Evaluating Information

Websites Overview

The Internet is a big place with lots of information. There are countless websites out there, and new ones are popping up every day. How can you tell which ones are trustworthy? One way includes looking at the domain, or the ending of a basic URL. Click through the different types of domains below to learn more about them.

Website Types

Commercial Websites

A .com domain is for commercial organizations, usually trying to sell you something. These domains are the most common, and they’re very easy to acquire. Most .com websites would not be considered scholarly.

Network Websites

A .net domain is short for network, and is commonly used by institutions or corporations. It was originally meant to be reserved for companies like Internet service providers, which dealt with networks, but restrictions weren’t enforced stringently.

Professional Organization Websites

The .org domain is usually reserved for nonprofit organizations, though other organizations can obtain this domain. Communities, schools, and other companies can also purchase a .org domain.

Educational Institution Websites

The .edu domain is reserved for educational institutions, like universities. These institutions can be located in the United States, where the URL will end in .edu, or in other countries, where the URL will contain .edu elsewhere. Some universities will not include .edu in their domain name. This means you might have to work a bit harder to determine whether these websites are scholarly or not.

Government and Military Websites

The .gov and .mil domains are reserved for governmental entities, such as national agencies, federal-, state-, county-, city-, and town-related governments, and Native American tribes. U.S. Military organizations will use the .mil domain. Since governmental agencies publish data on these sites, they can be considered scholarly for the most part. Remember to evaluate these sites just as stringently, though!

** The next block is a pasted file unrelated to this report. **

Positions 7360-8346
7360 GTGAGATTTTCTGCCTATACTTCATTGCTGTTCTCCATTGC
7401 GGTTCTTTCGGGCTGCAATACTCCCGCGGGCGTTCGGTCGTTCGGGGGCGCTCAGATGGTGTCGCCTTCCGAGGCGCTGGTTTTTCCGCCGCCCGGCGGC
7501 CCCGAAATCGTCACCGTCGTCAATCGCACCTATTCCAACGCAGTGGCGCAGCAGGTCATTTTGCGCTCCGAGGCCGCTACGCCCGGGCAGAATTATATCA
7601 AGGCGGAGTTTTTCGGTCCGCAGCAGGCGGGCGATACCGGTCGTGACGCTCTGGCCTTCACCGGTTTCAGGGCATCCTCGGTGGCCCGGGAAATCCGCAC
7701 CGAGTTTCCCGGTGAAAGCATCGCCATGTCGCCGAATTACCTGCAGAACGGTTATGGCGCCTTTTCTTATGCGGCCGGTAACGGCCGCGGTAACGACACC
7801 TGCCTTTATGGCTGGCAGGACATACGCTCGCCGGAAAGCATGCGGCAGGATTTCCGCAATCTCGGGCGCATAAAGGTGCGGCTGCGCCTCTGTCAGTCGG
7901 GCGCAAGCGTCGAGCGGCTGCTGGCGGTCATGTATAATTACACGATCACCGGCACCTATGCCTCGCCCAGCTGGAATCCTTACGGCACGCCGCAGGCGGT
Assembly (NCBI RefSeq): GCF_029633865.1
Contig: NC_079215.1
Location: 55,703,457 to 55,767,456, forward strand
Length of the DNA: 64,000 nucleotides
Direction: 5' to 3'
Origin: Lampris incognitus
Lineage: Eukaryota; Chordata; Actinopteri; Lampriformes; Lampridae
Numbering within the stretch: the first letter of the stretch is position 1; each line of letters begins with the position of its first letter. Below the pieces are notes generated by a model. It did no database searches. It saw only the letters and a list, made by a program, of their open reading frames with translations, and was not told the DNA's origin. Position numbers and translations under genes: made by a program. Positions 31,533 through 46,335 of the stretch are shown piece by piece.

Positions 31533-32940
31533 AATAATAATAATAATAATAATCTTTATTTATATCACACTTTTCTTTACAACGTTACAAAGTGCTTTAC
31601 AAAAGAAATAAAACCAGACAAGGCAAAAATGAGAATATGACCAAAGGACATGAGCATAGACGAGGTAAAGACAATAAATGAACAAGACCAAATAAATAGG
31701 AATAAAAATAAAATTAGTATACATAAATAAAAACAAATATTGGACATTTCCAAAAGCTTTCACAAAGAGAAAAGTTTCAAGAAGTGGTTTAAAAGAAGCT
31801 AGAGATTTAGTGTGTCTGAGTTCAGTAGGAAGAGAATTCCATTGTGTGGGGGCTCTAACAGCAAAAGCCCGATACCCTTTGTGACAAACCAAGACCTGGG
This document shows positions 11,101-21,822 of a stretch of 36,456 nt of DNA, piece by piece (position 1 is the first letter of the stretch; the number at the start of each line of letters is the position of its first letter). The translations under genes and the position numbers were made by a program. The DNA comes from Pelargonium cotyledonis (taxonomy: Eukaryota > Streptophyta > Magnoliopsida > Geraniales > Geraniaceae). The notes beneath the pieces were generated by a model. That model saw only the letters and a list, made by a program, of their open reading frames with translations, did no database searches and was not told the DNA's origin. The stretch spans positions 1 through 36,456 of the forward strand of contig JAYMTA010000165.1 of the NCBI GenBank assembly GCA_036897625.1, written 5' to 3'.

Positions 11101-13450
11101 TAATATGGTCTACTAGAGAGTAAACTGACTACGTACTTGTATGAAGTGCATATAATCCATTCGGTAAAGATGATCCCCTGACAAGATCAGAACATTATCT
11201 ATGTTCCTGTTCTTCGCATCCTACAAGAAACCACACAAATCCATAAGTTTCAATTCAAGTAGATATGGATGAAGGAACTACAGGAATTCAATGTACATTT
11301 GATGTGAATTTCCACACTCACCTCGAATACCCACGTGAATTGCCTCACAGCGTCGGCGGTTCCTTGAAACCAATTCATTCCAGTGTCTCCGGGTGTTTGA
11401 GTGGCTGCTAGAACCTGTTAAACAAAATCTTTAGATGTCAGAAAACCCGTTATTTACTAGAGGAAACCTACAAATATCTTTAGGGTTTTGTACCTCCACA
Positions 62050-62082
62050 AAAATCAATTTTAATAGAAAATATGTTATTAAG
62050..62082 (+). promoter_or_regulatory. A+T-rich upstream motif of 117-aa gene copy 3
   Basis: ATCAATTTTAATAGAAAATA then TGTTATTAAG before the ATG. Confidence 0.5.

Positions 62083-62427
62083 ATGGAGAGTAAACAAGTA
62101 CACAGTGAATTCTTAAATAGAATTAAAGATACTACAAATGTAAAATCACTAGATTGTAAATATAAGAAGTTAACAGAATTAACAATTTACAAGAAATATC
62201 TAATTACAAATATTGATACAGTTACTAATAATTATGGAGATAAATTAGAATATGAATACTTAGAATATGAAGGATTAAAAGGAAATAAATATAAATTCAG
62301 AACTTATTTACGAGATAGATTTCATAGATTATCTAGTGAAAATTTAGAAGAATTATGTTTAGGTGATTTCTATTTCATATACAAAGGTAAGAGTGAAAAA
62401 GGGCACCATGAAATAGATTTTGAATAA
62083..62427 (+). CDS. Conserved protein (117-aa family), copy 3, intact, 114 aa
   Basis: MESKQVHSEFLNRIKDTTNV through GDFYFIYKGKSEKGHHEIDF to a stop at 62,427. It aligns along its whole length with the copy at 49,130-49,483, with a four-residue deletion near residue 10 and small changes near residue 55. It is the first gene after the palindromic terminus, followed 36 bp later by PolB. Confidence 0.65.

How to Evaluate a Website

Evaluation Tips

To evaluate a website, review the following elements: 

  • Publication date (or date last updated)
    • When was the page created or updated? A lot of information exists on the internet and not all of it is current. 
  • Author(s), editors(s), sponsoring institution/organization
    • What are the authors' credentials? Are they qualified to publish data on the topic? Are the authors affiliated with an institution that lends credibility to their stance? 
  • Publisher
    • What organization supports or published the information? For example, a professor's personal webpage might not have the same impact as the departmental page for the university they teach at. 
  • Methodology or process by which the data were gathered or claims were established
    • If the website is claiming new information to be true, do the authors show how they came to that conclusion?
  • Accuracy (do other websites say the same thing?)
    • Can you corroborate the claims on other reputable websites? If you're reading information on a GeoCities personal webpage about how aliens just landed in New York City, you may need to double-or or triple-check those claims. 
  • Domain type (.com, .org, .net, .edu, .gov, etc.)
    • The domain type of a website can lend an amount of credibility to the site's claims. Is it a commercial website? Run by the government? Hosted by a university? 
  • Purpose
    • Why was the website content written? Is it meant to inform, persuade, entertain, or does it have another purpose?